Tuesday, February 11, 2014

Huffing and Puffing: Big Bad Wolves

Menashe Noy & Lior Ashkenazi in Big Bad Wolves

When it comes to genres, including movies, not all countries are created equal. Israeli cinema has received much deserved acclaim in recent years but the country’s best movies, or at least the ones that play commercially in North America, are usually dramas, with the odd lighter exception like The Band’s Visit. The few Israeli genre flicks I've seen haven’t impressed me all that much. Saint Clara (1996) was a Carrie-like horror movie about a telekinetic Russian girl newly immigrated to Israel which was chiefly interesting for its scathing portrait of juvenile delinquency in Israel and the fact that it was co-directed by Ari Folman, who would go on to make the brilliant animated anti-war movie Waltz with Bashir. (2008). Total Love (2000) was a fantastical cult film (in Israel) about the invention of the ultimate love drug that quickly devolved into incoherence if not outright silliness. Clean Sweep aka Mars Turkey (2001) was a profane and overly violent cops and crooks movie that wore out its welcome early on. A few years back, directors Aharon Keshales and Navot Papushado concocted Rabies (2010), Israel’s’ first zombie film, which I didn't see but which garnered quite the reputation at home. Now the directing duo are back with Big Bad Wolves, a thriller that owes equal amounts to American classics like Joe (1970) and more recent torture porn movies like the Saw series, though it’s not nearly as exploitative as those films. It’s also, despite rave reviews from director Quentin Tarantino, who called it the best film of 2013,  and some other critics who put it on their ten best lists in the year end Film Comment issue, not nearly the revolutionary genre buster they’re calling it.

The film opens with three young girls playing hide and seek in the woods. Suddenly one of the girls goes missing. Religious studies teacher Dror (Rotem Keinan) is suspected of kidnapping her and when we first see him, is having the crap beaten out of him by two henchmen hired by violent cop Micki (Lior Ashkenazi). That incident is filmed on someone’s cellphone, uploaded to the Internet and in the spate of negative publicity that follows, results in Dror going free. Soon after, the missing girl is found, sexually assaulted and decapitated, prompting Micki, who was fired from his job (but who is still certain that Dror is the murderer) to take action again. But this time he has an accomplice, Gidi (Tzahi Grad), the girl’s father, who is only too happy to join Micki in extracting a confession from the hapless teacher who may or may not be the guilty culprit. (He also wants his daughter's head retrieved so he can bury her properly.)

Tzahi Grad in Big Bad Wolves

Coincidentally bearing some similarities to the plot of last year’s Prisoners, Big Bad Wolves trods familiar cinematic territory, but except for a few scenes doesn’t offer much that is new. The fresh bits that do work involve elements specific to Jewish – Israeli life. There are Gidi's overbearing parents who, finding out that he has moved to an isolated house, so as to better torture Dror in private, interfere in his life by sending his dad (Doval'e Glickman) over with some soup – not chicken soup though. There's an enigmatic Arab villager, riding a horse, who keeps showing up, startling his new Jewish neighbours and wondering why Jews are always expecting Arabs to be violent threats to their safety. And there’s an unflattering portrait of Israeli society wherein Micki’s boss is more concerned that the video upload of Dror's beating makes the already tarnished reputation of the Israeli cops look even worse.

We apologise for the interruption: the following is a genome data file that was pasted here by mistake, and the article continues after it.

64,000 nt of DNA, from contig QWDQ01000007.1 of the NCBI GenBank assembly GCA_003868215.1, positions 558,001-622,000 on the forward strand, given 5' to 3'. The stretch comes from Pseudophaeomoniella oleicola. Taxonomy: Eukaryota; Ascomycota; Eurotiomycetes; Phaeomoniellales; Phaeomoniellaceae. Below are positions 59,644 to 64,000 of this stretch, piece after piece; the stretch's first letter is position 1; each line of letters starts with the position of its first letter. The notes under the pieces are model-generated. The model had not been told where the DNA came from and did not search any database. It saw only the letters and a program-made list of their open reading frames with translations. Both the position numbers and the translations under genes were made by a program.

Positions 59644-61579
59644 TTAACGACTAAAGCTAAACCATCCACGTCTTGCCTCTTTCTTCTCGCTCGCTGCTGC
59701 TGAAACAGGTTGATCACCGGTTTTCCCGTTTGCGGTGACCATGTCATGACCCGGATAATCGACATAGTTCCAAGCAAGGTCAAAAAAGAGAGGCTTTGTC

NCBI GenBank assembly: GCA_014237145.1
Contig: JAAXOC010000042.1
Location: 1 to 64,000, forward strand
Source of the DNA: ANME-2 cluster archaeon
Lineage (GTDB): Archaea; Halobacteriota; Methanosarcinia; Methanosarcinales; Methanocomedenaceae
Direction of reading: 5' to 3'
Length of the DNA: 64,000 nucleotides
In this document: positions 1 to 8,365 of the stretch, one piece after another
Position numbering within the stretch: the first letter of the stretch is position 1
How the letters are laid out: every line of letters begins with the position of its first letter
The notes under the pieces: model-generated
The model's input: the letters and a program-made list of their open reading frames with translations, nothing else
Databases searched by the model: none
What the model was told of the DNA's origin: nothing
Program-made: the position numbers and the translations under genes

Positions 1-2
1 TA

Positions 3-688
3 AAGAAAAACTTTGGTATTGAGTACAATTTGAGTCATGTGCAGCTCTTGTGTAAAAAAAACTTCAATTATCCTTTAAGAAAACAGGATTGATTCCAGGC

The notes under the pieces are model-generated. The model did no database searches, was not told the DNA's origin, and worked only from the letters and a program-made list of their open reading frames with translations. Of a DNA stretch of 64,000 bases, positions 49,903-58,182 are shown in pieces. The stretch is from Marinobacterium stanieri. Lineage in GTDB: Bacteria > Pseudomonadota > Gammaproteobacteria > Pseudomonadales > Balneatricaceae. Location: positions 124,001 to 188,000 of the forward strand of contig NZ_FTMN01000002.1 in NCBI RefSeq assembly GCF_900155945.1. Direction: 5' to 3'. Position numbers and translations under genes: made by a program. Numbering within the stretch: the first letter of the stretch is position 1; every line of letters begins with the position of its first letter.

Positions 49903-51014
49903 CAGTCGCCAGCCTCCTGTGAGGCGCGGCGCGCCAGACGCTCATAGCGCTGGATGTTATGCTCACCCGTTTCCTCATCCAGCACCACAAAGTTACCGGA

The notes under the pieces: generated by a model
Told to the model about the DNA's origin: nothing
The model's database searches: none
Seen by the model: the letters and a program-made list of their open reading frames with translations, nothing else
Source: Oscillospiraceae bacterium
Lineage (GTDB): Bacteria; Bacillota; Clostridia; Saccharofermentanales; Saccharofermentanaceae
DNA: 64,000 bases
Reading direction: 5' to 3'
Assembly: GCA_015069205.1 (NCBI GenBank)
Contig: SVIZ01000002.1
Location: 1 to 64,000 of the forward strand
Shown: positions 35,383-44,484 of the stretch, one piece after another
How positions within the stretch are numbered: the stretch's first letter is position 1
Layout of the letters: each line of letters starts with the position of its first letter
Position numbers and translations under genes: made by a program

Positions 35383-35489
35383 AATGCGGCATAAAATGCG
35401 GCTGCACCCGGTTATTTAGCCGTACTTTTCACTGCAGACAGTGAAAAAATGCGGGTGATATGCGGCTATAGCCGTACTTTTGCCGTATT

I wish that directors Keshales and Papushado had gone further in that local direction as much of the rest of the film is pretty generic. (I suspect that it was made, at least in part, to appeal to Western audiences. Though it's a Hebrew language movie, its opening credits are entirely in English. The subtitles, of course, will ensure that not that many English speakers will check it out. It certainly didn't play long in Toronto.). And they're not the most subtle directors though they pace the movie pretty well. There are also a few sharp lines – as when Micki and Gidi decide that their routine with Dror will consist of 'bad cop, bad cop', and some decent jokes, such as the idea that all the men in the film, who naturally serve in the military, have learned how to torture suspects in the army. That one's quirkily original. The acting is also pretty good – Tzahi Grad also starred in Clean Sweep - but Ashkenazi, so great as a put upon son in an overbearing Georgian - Jewish family in Late Marriage (2001) and as a troubled Mossad agent hunting a Nazi war criminal in Walk on Water (2004), two superior films offering better roles, is basically slumming it here. I’m glad that Big Bad Wolves doesn’t indulge in its torture, or use it as a turn on, though its main premise still reeks of exploitation.

All this means that the movie isn’t nearly as bad as it could have been and by the time it reaches its conclusion and twist ending – not a bad one, but not entirely plausible either, considering the movie’s timeline and the whereabouts of its characters – it has at least modestly entertained us. It’s no masterpiece, its excessive raves notwithstanding, just a moderately watchable time waster. No more and no less.

– Shlomo Schwartzberg is a film critic, teacher and arts journalist based in Toronto. He teaches regular film courses at the Miles Nadal Jewish Community Centre and Ryerson University's LIFE Institute, where he just finished teaching a course on acting archetypes. Starting Monday, January 20 to March 17 from 7-9pm, Shlomo examines the work and career of Steven Spielberg (Defining Greatness) at the Miles Nadal JCC at Spadina and Bloor.

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